The Hearing Loss Treatment Center - St Clair Shores and Monroe, MI

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From cameras to phones to music players, how we power our electronics has advanced. For years, those looking to address hearing loss have hoped for a similar advancement, and the industry is finally realizing the promise of a powerful rechargeable hearing aid battery.

Disposable hearing aid batteries have traditionally been the power source of choice amongst manufacturers, with size 312 batteries being one of the more common battery types. The most popular form of this battery, now, is “zinc-ion”.

The Drawback to Disposable Hearing Aid Batteries

As the name would suggest, a zinc-air battery is affected by the presence of air. Regarding the 312 batteries used in a lot of hearing aids, the user needs to pull a little tab off the back of the battery before it’s turned on and operational.

They will begin draining power the moment they are fully oxygenated. So the power is draining even if the user isn’t currently using it.

Most users consider the length of life to be the most significant drawback of disposable batteries. With 312 batteries, the user may be changing the batteries in their hearing aids around 120 times per year because they drain in 3 to 12 days according to some reports.

Because of this, besides needing to buy 120 batteries, the user will have to switch and properly dispose of batteries at least twice every week. That’s probably over $100 in batteries from a cost perspective alone.

Rechargeable battery Improvements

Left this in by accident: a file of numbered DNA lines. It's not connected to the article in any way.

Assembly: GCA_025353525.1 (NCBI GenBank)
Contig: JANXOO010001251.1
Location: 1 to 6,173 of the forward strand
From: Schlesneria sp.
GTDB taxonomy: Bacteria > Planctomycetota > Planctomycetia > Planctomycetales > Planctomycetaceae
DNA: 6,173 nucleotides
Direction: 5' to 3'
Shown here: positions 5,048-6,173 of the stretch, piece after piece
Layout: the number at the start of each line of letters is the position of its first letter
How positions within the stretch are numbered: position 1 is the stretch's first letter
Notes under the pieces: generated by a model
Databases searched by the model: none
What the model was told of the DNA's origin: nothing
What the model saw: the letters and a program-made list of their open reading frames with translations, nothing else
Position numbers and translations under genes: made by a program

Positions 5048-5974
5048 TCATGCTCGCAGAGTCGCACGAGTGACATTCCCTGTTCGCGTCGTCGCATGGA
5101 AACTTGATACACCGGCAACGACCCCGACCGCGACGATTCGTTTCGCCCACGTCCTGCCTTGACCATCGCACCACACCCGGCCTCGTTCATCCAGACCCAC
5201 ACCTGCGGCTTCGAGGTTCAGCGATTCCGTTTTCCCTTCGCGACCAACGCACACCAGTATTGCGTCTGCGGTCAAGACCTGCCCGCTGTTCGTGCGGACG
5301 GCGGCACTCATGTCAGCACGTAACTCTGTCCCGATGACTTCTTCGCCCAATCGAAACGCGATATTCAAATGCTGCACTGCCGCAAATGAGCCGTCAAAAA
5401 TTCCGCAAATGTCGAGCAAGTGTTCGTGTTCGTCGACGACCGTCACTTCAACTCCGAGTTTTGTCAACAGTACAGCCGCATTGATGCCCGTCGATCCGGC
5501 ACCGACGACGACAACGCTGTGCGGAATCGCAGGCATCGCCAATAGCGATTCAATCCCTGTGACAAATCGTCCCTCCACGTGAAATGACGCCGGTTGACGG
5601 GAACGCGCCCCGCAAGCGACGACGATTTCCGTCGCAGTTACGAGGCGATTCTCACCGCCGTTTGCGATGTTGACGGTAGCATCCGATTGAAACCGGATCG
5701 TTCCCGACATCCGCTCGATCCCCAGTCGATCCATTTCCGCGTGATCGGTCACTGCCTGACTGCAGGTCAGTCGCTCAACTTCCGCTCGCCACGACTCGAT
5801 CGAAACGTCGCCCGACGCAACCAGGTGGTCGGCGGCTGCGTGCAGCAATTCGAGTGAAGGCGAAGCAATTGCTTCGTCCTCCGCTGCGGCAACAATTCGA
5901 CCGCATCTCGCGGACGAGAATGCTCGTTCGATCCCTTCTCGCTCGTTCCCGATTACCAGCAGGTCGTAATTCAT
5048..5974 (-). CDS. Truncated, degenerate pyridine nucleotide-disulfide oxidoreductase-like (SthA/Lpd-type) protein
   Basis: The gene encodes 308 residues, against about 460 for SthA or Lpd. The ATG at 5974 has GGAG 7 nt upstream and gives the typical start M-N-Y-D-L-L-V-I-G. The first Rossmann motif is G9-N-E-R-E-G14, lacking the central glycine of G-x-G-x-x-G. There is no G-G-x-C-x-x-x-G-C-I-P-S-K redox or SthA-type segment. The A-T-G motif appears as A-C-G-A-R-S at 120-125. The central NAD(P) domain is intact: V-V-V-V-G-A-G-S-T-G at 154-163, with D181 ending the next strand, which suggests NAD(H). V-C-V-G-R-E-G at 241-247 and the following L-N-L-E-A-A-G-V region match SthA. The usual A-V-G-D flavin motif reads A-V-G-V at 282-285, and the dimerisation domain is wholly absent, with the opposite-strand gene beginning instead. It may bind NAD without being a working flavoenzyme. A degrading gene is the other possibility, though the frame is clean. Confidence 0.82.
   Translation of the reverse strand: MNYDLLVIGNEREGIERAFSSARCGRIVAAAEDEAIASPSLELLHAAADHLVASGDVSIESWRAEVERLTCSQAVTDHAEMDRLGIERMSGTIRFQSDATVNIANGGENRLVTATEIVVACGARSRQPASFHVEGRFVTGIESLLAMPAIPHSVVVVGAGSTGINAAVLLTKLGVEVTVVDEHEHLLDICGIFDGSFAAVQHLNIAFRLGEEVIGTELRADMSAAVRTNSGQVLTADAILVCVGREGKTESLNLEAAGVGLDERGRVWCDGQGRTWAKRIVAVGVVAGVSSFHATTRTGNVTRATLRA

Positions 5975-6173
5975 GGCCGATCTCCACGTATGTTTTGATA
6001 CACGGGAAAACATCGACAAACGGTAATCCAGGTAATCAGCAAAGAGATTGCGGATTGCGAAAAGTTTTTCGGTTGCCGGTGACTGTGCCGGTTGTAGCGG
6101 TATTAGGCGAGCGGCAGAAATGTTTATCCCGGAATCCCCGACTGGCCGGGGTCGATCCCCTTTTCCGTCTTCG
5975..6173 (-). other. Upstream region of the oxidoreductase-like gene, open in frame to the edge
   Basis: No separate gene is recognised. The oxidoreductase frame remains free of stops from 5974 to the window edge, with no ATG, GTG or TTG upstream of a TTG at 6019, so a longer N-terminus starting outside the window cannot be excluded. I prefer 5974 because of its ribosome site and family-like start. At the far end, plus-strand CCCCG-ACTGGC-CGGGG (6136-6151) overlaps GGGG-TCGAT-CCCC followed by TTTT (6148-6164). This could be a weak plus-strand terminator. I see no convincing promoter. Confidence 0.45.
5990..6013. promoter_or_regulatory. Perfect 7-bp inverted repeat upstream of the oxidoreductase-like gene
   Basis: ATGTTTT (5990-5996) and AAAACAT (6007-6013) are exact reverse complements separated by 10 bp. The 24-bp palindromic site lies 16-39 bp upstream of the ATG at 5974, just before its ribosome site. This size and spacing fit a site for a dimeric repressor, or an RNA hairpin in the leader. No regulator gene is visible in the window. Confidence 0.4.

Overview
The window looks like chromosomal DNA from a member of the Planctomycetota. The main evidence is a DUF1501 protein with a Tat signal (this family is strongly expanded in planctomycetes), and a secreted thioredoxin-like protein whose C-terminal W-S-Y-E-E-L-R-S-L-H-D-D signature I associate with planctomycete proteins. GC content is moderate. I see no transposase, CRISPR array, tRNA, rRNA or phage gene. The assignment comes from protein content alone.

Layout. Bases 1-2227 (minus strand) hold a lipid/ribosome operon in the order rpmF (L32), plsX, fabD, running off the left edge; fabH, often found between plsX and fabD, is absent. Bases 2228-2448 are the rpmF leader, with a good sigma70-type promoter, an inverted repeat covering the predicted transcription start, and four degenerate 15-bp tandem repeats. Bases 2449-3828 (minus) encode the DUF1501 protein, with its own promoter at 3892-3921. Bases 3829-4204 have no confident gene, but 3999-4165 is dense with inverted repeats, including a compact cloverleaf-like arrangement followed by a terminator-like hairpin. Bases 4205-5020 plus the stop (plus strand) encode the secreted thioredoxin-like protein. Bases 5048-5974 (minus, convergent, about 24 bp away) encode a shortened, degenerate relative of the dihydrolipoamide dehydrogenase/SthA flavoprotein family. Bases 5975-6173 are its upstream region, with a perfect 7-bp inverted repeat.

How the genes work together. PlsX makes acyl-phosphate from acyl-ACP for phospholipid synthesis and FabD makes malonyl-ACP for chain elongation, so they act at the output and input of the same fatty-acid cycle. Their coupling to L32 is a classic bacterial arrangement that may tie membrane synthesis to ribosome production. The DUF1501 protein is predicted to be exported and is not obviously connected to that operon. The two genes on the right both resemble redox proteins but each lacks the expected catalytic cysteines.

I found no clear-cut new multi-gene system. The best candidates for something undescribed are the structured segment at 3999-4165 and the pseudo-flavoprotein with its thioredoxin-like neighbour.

Fortunately, for hearing aid wearers looking for another alternative, there have been profound improvements to rechargeable hearing aids that now make them a practical solution.

Studies have shown that most individuals overwhelmingly prefer to use rechargeable hearing aids. In the past, these models were impractical because they didn’t hold a charge long enough. But modern rechargeable batteries will hold a charge all day without requiring a recharge.

Rechargeable batteries won’t save users substantial amounts of money, but they will improve their quality of life.

In addition to providing 24 hours of charge time, these contemporary models result in less aggravation for the user, since there’s no more swapping and correctly disposing of batteries. Instead, they just need to take out the battery and put them in a convenient tabletop charging unit.

A disposable battery approaching the end of its life simply can’t operate at full power. And you can’t determine how close the battery is to failing. Because of this, users risk putting themselves in a position where their battery could die at a critical time. A faulty battery will not only result in a safety hazard, it could cause the user to miss key life moments.

Types of Rechargeable Hearing Aid Batteries

Rechargeable batteries come in a variety of different materials, each providing distinct advantages. Integrated lithium-ion batteries are one alternative being used by manufacturers because of their ability to hold a 24-hour charge. You might be surprised to learn that this same kind of technology is what charges and powers your cellphone.

Another type of contemporary rechargeable battery is a silver-zinc. This innovative approach was originally developed for NASA’s Apollo missions to the moon. With this technology, even your existing hearing aids can probably be updated to run on rechargeable power. These batteries, similar to lithium-ion, will also last all day before needing to be recharged.

Some models even let you recharge the battery without removing it. At night, or at some other time when the hearing aid isn’t being used, the whole hearing aid can be placed right into the charger

While each of these rechargeable solutions provides significant benefits over disposable batteries, each approach should be properly vetted to get a complete picture and to see if it’s right for you.

Take a look at our hearing aid section if you’re looking for more information about what battery would be the right choice for you or any other info about hearing aids.

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The site information is for educational and informational purposes only and does not constitute medical advice. To receive personalized advice or treatment, schedule an appointment.
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